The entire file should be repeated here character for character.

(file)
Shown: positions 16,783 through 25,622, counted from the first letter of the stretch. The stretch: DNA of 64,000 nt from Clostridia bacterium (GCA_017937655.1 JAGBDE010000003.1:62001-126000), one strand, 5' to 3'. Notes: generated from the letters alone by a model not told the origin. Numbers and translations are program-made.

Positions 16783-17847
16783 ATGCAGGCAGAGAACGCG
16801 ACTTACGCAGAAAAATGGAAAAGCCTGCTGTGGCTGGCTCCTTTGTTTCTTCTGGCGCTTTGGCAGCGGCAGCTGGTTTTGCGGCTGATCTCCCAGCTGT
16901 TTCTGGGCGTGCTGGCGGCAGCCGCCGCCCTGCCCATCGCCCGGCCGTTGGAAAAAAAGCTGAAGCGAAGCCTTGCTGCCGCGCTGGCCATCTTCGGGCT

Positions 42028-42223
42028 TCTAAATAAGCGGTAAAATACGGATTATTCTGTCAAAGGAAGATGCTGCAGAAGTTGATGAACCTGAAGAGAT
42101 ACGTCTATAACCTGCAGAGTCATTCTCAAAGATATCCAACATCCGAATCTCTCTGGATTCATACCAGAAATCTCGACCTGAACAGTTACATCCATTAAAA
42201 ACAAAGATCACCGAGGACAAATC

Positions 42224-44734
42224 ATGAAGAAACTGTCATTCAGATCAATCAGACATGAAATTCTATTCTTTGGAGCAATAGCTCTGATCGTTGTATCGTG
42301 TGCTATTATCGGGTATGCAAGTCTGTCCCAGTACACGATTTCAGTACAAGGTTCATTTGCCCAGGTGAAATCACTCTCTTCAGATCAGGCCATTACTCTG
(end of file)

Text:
Shown: positions 16,783 through 25,622, counted from the first letter of the stretch. The stretch: DNA of 64,000 nt from Clostridia bacterium (GCA_017937655.1 JAGBDE010000003.1:62001-126000), one strand, 5' to 3'. Notes: generated from the letters alone by a model not told the origin. Numbers and translations are program-made.

Positions 16783-17847
16783 ATGCAGGCAGAGAACGCG
16801 ACTTACGCAGAAAAATGGAAAAGCCTGCTGTGGCTGGCTCCTTTGTTTCTTCTGGCGCTTTGGCAGCGGCAGCTGGTTTTGCGGCTGATCTCCCAGCTGT
16901 TTCTGGGCGTGCTGGCGGCAGCCGCCGCCCTGCCCATCGCCCGGCCGTTGGAAAAAAAGCTGAAGCGAAGCCTTGCTGCCGCGCTGGCCATCTTCGGGCT

Positions 42028-42223
42028 TCTAAATAAGCGGTAAAATACGGATTATTCTGTCAAAGGAAGATGCTGCAGAAGTTGATGAACCTGAAGAGAT
42101 ACGTCTATAACCTGCAGAGTCATTCTCAAAGATATCCAACATCCGAATCTCTCTGGATTCATACCAGAAATCTCGACCTGAACAGTTACATCCATTAAAA
42201 ACAAAGATCACCGAGGACAAATC

Positions 42224-44734
42224 ATGAAGAAACTGTCATTCAGATCAATCAGACATGAAATTCTATTCTTTGGAGCAATAGCTCTGATCGTTGTATCGTG
42301 TGCTATTATCGGGTATGCAAGTCTGTCCCAGTACACGATTTCAGTACAAGGTTCATTTGCCCAGGTGAAATCACTCTCTTCAGATCAGGCCATTACTCTG